Produce a series of 8 photographs that convey your own interpretation of beauty and/or the sublime within the context of landscape. You may choose to support, question or subvert accepted definitions of these terms. Your images don’t necessarily have to be made in the same place or type of location; however, they should complement one another and attempt to function as a cohesive series.
– LPE Coursebook, p.57
Beauty is a concept encoded in the way a picture is put together and presented to the viewer. A moment can be extended to hold something timeless, possibly even to contain an element of truth (that’s what Keats thought, anyway). The sublime is quicker, hotter somehow, bypassing the head to communicate with our darker emotions. Beauty is stable, existing outside of time and history; the Sublime is evanescent, speaking to our fears even as we struggle to work out exactly what it is that confronts us. Beauty endures, but the Sublime dissipates, like the weakening potency of a radioactive element whose half-life has passed.
The Orkney pictures were selected (from almost as many pictures as the number that – in Krauss’s view – disqualified Atget’s from forming an oeuvre) either because they rhymed with things I could photograph in London – the Old Man of Hoy and the 50s clock tower, the Rackwick cliffs and the sheer walls of a block of nearly-completed flats – or because, while ‘typical’ of rural beauty, they were generic enough for their equivalent to be found in the city – sunsets, or symmetry arranged around a vanishing point.
The process of picture-taking was leisurely and considered. Four of the city pictures were taken with my camera on a tripod and three using an old, fully manual Nikkor shift lens to correct perspectives in camera. I took my time working out exposures (not quite using the zone system, but certainly aiming to get a raw file containing a wide range of tonal information).
I was able to wait for people to clear the scene before – now! – triggering the camera with an IR remote. The remaining three pictures were taken with a smaller digital camera, and are closer to capturing something more transient – the reflections in the window of a pub on the High Street; a cow, grazing among scrubby trees by the side of the River Lea – but are still a long way from being spontaneous. they were of locations I had identified earlier, to be returned to when the conditions and time of day were right. If the tripod pictures could be seen as being equivalent to easel paintings, these are closer to watercolour sketches – quick, transient, catching a moment, but not made in one.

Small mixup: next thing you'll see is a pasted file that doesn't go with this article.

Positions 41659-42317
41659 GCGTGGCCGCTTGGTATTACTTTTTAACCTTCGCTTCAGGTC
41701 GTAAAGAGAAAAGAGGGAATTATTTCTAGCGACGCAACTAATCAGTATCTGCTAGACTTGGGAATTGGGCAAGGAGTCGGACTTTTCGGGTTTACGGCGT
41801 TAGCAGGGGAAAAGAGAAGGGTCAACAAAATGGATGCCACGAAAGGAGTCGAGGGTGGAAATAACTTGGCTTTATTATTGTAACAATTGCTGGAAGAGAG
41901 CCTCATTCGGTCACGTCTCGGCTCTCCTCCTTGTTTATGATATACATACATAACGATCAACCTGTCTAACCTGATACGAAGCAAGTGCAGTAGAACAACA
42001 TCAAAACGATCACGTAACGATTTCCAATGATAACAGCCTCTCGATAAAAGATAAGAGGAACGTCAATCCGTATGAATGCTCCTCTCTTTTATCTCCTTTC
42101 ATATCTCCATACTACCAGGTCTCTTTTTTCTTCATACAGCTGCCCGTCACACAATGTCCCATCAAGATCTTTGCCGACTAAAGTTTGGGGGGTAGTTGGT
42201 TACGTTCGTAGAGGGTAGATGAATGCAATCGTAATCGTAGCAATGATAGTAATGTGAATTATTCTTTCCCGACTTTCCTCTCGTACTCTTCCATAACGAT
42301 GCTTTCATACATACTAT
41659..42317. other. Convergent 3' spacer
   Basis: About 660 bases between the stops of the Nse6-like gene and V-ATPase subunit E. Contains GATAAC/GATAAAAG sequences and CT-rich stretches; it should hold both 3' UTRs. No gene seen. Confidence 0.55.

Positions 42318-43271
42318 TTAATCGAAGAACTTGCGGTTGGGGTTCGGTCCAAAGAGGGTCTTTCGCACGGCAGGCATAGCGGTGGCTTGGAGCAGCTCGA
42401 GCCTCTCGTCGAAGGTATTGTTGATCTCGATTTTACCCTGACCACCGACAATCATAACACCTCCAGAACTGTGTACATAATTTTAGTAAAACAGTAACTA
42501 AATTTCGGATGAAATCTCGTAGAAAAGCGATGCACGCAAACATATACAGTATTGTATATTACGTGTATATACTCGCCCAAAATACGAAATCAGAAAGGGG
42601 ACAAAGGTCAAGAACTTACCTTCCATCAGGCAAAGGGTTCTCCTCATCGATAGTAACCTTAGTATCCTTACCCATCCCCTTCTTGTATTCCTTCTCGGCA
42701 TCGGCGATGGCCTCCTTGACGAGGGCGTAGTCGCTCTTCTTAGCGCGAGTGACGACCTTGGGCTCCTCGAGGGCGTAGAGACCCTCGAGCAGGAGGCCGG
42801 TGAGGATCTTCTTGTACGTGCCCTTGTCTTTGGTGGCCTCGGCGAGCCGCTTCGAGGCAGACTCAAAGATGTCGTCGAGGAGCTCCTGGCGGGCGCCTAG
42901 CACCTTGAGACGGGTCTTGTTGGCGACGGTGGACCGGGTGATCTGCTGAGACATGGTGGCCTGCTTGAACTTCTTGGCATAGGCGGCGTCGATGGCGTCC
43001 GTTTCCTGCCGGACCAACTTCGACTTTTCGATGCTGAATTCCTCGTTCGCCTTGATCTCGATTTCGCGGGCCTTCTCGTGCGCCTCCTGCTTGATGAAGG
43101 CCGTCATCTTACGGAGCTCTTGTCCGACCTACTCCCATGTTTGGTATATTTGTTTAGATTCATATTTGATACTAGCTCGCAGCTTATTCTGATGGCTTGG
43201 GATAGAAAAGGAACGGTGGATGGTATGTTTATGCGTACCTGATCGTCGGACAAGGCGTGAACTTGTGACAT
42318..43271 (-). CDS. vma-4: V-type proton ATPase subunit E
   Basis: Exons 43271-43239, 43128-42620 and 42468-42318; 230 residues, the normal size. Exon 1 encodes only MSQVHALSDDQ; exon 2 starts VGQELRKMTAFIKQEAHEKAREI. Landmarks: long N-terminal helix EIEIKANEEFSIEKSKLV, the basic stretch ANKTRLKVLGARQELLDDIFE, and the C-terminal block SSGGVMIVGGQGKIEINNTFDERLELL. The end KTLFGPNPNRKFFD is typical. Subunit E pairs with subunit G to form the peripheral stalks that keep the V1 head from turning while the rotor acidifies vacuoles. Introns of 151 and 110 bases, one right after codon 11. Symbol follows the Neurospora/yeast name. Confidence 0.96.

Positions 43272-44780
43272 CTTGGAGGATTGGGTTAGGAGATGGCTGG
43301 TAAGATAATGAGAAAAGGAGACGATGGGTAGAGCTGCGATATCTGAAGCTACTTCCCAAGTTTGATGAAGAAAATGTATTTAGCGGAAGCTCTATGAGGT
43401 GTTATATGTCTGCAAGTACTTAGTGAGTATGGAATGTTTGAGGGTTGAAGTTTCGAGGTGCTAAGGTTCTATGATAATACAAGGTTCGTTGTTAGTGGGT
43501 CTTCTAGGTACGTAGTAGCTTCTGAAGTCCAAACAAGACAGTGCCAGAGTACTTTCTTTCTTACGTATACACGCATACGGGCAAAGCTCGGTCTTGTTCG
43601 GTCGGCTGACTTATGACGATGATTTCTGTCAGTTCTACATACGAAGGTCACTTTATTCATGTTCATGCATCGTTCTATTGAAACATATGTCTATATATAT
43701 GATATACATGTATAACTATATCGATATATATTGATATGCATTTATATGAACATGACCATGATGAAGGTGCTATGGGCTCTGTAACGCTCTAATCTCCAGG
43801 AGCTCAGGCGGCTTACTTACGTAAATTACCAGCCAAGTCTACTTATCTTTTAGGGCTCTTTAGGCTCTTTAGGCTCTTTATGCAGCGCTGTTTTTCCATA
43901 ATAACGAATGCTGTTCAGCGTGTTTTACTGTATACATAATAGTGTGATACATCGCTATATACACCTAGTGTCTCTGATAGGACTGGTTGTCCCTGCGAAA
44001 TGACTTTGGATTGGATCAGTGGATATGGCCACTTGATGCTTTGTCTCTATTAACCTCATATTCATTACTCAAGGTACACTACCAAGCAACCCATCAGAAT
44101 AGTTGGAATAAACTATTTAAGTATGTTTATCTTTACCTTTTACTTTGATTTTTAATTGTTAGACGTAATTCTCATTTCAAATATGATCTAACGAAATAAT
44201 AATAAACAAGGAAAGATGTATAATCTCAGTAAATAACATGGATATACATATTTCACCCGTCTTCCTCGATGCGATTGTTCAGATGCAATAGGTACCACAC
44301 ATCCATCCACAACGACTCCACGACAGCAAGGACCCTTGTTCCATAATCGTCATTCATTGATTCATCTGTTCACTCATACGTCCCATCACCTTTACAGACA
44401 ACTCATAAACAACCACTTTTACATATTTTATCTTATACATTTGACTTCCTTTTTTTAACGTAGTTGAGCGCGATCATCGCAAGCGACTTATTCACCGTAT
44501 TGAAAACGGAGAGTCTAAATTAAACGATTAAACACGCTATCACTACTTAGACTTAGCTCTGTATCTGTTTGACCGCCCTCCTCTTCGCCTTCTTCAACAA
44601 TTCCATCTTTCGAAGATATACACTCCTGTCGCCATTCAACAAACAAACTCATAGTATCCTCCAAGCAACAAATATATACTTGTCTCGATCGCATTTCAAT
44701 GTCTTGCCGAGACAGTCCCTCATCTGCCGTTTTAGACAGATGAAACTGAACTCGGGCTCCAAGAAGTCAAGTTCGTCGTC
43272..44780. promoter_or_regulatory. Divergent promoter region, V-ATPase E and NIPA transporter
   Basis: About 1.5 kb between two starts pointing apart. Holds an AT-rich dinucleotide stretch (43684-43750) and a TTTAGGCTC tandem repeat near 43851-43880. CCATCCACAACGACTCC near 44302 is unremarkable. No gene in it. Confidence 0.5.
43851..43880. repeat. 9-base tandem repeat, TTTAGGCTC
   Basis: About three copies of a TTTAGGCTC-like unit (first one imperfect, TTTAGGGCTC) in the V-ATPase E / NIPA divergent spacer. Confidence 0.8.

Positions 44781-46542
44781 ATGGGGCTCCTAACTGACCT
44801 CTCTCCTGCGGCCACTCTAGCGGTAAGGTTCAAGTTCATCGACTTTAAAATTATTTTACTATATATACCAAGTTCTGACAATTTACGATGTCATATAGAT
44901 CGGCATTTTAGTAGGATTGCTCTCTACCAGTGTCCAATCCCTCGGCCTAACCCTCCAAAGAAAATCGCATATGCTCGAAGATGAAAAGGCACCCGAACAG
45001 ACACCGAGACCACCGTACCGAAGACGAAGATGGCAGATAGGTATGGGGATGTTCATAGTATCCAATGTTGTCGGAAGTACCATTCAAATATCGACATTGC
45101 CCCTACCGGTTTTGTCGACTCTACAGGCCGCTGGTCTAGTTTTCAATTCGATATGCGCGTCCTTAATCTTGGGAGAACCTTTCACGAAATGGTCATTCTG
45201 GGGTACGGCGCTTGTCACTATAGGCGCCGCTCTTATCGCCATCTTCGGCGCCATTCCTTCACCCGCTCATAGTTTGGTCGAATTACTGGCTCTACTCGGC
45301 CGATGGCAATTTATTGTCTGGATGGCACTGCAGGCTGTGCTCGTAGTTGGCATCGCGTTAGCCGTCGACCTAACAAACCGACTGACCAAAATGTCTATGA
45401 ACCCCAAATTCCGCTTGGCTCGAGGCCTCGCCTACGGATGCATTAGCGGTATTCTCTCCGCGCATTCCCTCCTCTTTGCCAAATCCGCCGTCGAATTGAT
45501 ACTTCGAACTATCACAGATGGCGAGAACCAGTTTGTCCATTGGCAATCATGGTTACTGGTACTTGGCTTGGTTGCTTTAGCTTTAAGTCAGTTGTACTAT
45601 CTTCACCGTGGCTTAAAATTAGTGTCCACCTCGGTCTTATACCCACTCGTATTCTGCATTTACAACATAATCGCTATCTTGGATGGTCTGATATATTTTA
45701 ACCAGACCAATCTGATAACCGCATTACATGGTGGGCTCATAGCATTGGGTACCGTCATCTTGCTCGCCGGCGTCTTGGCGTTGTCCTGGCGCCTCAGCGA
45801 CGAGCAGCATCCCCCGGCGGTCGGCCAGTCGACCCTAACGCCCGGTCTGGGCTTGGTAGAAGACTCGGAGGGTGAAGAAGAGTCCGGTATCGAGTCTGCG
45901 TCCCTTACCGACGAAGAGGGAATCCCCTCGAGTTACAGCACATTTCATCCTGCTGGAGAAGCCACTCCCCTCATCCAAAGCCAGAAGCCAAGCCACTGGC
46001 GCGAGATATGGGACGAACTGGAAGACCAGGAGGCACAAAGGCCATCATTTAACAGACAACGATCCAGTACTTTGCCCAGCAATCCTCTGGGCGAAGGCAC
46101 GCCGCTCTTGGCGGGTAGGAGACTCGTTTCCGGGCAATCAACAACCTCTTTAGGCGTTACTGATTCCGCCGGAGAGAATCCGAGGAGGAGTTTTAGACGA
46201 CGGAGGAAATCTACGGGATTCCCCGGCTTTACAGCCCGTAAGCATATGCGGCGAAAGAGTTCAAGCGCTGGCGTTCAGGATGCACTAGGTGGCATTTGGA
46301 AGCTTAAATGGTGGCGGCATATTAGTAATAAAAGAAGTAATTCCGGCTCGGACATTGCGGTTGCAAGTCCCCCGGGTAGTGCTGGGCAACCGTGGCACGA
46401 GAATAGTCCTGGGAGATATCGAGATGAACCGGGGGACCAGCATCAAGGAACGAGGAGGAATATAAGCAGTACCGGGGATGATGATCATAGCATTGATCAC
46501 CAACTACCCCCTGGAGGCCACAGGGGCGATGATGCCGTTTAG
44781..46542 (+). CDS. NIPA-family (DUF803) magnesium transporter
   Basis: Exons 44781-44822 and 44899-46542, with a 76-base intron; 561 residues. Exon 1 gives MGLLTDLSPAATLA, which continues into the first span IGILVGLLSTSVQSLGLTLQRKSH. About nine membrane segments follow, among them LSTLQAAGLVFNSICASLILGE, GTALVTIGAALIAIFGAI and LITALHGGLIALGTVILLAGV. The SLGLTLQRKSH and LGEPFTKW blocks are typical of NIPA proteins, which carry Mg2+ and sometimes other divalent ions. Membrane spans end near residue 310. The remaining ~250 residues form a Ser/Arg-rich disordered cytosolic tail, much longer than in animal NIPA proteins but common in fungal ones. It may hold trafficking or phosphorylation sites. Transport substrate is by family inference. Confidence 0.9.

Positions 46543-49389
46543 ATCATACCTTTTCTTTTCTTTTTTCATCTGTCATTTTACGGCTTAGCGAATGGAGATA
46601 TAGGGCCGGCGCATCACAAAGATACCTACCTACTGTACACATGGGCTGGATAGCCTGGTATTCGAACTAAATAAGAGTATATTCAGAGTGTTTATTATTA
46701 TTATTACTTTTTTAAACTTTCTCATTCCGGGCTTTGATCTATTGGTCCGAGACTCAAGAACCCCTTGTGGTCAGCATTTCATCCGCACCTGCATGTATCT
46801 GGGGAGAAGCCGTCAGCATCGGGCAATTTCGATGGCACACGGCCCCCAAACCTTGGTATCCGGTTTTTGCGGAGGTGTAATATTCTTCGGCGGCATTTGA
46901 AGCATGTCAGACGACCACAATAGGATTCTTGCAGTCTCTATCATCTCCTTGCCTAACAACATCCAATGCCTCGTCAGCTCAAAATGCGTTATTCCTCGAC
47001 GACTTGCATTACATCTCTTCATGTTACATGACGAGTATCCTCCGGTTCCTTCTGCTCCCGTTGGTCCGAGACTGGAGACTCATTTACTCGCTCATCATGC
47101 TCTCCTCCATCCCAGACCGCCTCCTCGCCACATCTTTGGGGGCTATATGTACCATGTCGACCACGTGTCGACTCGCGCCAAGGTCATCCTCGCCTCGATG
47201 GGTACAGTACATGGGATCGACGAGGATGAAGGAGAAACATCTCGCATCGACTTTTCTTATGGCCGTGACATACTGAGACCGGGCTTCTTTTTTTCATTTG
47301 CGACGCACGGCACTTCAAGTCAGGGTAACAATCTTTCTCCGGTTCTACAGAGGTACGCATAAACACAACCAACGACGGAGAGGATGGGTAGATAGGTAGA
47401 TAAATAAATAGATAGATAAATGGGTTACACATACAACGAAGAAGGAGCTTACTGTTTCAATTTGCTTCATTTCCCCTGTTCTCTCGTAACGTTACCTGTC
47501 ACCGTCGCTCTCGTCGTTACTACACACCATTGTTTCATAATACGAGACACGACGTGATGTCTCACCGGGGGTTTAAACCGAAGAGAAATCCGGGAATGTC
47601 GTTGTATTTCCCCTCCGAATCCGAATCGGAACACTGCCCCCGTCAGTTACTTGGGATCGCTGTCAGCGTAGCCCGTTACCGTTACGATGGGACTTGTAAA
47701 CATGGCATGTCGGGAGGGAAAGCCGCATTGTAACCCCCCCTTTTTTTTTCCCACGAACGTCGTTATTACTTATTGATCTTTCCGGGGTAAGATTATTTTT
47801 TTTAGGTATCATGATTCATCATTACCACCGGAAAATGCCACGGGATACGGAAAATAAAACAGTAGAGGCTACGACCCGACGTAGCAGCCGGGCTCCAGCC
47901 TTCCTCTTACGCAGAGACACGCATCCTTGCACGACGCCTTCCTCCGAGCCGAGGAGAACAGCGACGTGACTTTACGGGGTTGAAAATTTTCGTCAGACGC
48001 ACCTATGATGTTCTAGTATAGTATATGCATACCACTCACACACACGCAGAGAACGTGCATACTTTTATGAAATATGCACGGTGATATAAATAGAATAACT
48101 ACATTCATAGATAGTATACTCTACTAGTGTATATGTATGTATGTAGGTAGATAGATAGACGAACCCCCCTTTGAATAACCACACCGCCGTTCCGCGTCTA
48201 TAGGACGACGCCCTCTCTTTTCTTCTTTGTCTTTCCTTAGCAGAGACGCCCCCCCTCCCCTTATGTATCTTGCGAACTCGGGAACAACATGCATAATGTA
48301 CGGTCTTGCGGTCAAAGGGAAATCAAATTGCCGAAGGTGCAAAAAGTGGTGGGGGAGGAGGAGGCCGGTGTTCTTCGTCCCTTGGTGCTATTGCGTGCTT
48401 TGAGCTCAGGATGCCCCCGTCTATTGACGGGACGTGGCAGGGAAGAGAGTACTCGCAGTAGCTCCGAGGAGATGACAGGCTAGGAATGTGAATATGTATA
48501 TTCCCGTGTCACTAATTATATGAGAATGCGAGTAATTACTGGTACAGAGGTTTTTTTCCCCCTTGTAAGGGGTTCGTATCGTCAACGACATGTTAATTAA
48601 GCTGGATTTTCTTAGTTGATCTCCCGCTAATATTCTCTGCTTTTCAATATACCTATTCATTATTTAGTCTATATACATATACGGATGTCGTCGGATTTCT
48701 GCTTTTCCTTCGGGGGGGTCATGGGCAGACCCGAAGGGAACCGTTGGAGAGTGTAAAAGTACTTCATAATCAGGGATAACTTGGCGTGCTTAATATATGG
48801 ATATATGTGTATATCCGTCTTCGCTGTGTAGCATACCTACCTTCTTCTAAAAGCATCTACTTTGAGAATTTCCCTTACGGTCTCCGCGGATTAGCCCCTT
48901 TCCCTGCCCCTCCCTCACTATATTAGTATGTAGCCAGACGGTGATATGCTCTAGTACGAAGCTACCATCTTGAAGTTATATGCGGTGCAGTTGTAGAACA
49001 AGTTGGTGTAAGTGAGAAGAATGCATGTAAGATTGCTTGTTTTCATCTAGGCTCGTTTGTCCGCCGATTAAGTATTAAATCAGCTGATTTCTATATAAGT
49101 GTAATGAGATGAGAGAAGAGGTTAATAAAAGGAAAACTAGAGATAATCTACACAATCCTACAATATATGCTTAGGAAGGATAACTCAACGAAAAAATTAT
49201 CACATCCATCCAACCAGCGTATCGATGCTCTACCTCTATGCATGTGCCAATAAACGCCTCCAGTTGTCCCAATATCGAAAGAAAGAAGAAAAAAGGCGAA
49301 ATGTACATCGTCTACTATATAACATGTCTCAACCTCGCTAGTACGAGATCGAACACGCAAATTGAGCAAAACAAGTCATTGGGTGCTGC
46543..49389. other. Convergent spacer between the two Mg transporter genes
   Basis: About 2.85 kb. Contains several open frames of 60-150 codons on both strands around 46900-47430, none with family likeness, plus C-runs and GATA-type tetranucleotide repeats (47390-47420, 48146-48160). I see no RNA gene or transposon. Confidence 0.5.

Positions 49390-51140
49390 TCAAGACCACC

The rhyming of the paired pictures works to make links. Looking at them, you can see something of what I think (and you can see that I have a decided fondness for triangles) but you can’t tell much about how I feel about the places pictured. It’s all a bit cerebral, somehow. The pictures that directly involve features of lockdown – the shrouded exercise equipment; the dark emptiness glimpsed inside a pub – invoke something of the sublime, and they all repay a good, long look. But are any of them actually beautiful? I don’t know.
(An earlier version of this post (with different, though similar text) was made available for critiquing at the beginning of March.)